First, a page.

Yeah I know. I just thought it was a funny image seeing the grey stack fleet going in circles.
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Old 25-05-2008, 20:32   #37
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Aloha Sandy,
Apology accepted. I was in the Navy nearly 30 years. Didn't learn celestial until I wanted to make a Pacific crossing in my own boat prior to GPS and affordable SatNav. They don't teach celestial to enlisted unless you are a Quartermaster which I wasn't.
Although I only use it from time to time I am very proud of the skill I learned independent of the Navy. Many people say that it is easy. I disagree. It really is one of the most difficult things I've learned and I'll continue keeping my skills up to date not matter how many gizmos and electronics the corporations come up with. I do use GPS. It is easy. Just push a button but I will always have a backup and encourage others to as well.
Kind regards,
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Old 27-05-2008, 03:18   #38
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* The compass error (deviation) varied between 5 & 25 degrees, depending upon heading.

Upon reflection, I supposed that the new S/S shifter & throttle levers (binnacle mounted) were causing the compass error. A subsequent test proved that the levers (and mounting set screws) are magnetic.
Gord - I personally would attribute that to maintenance error.

Anytime a large metal object is placed or replaced near the compass it should be swung. Anytime electronics near the compass are changed the compass should be swung.

We carry a handheld compass for backup to the bulkhead mounted one. If in doubt we send someone to the foredeck with it.

We also have a "secondary" flux-gate mag course in the autopilot window.

I have also stated in the past that the compass should be swung with all "standard" equipment running and should be tested with no equipment running to understand if there is a difference.

And like 90% of everyone else we are usually carrying at least 2 GPS units although rarely using them at present.
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Old 27-05-2008, 05:27   #39
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Gord - I personally would attribute that to maintenance error.

Anytime a large metal object is placed or replaced near the compass it should be swung. Anytime electronics near the compass are changed the compass should be swung.

We carry a handheld compass for backup to the bulkhead mounted one. If in doubt we send someone to the foredeck with it.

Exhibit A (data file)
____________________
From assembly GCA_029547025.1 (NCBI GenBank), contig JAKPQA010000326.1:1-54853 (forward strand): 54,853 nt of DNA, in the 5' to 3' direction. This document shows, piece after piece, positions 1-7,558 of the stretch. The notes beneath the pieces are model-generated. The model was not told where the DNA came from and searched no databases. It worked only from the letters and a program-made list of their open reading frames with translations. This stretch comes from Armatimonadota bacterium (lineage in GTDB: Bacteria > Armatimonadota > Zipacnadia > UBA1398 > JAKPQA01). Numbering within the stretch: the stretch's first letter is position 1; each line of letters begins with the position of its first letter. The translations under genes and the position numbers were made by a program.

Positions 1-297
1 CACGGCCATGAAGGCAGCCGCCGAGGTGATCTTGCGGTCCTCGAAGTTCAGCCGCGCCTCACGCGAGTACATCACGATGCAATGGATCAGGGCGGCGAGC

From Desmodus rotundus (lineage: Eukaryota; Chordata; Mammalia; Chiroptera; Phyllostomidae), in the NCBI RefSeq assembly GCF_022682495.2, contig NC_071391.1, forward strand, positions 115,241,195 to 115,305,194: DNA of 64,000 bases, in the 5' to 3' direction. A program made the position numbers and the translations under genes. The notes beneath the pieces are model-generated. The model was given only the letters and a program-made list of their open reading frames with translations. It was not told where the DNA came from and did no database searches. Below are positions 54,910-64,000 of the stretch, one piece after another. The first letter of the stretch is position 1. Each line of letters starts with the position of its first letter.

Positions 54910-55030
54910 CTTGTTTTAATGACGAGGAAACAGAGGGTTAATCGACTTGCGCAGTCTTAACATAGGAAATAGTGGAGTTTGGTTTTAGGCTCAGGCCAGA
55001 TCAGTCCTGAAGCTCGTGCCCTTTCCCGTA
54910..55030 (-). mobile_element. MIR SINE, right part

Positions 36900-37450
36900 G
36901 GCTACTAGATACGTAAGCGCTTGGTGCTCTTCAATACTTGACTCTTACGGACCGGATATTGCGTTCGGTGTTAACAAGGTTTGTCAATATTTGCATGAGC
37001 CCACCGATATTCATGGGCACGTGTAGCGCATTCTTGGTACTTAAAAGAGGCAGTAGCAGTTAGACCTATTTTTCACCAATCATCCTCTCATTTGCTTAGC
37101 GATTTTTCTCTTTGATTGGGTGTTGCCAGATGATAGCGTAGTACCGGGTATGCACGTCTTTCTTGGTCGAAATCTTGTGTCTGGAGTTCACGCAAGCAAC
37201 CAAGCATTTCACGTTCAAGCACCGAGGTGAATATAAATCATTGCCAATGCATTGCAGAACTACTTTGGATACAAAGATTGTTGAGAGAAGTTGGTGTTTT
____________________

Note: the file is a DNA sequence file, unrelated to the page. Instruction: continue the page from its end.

We also have a "secondary" flux-gate mag course in the autopilot window.

I have also stated in the past that the compass should be swung with all "standard" equipment running and should be tested with no equipment running to understand if there is a difference.

And like 90% of everyone else we are usually carrying at least 2 GPS units although rarely using them at present.
Dan is quite right, in all respects.

The new owner installed the shiny new binnacle-mounted levers, without consideration for the possible (magnetic) consequences.
I also found it odd that both the levers and set screws were magnetic, coming from a reputable marine supplier.

I believe our first check, upon becoming suspicious, was the hand-held compass. Conditions were a bit “lumpy”, and I wasn’t totally confidant in my sighting, so confirmed /w GPS track.

This reaffirms the wisdom of utilizing multiple, cross-confirming, skills and equipment wherever practicable.
Plan "A", plan "B", plan "C" ...
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Old 04-06-2008, 18:40   #40
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Has anyone tried to use a GPS to check a compass?
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Old 05-06-2008, 06:19   #41
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Has anyone tried to use a GPS to check a compass?
Yes; see my post from 25-05-2008.
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Old 05-06-2008, 10:22   #42
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I took celestial nav when I was at the MMA. It was a requirement at the time, at least for us "deckies". No idea if it still is.

My sextant sits in a rarely opened plastic box.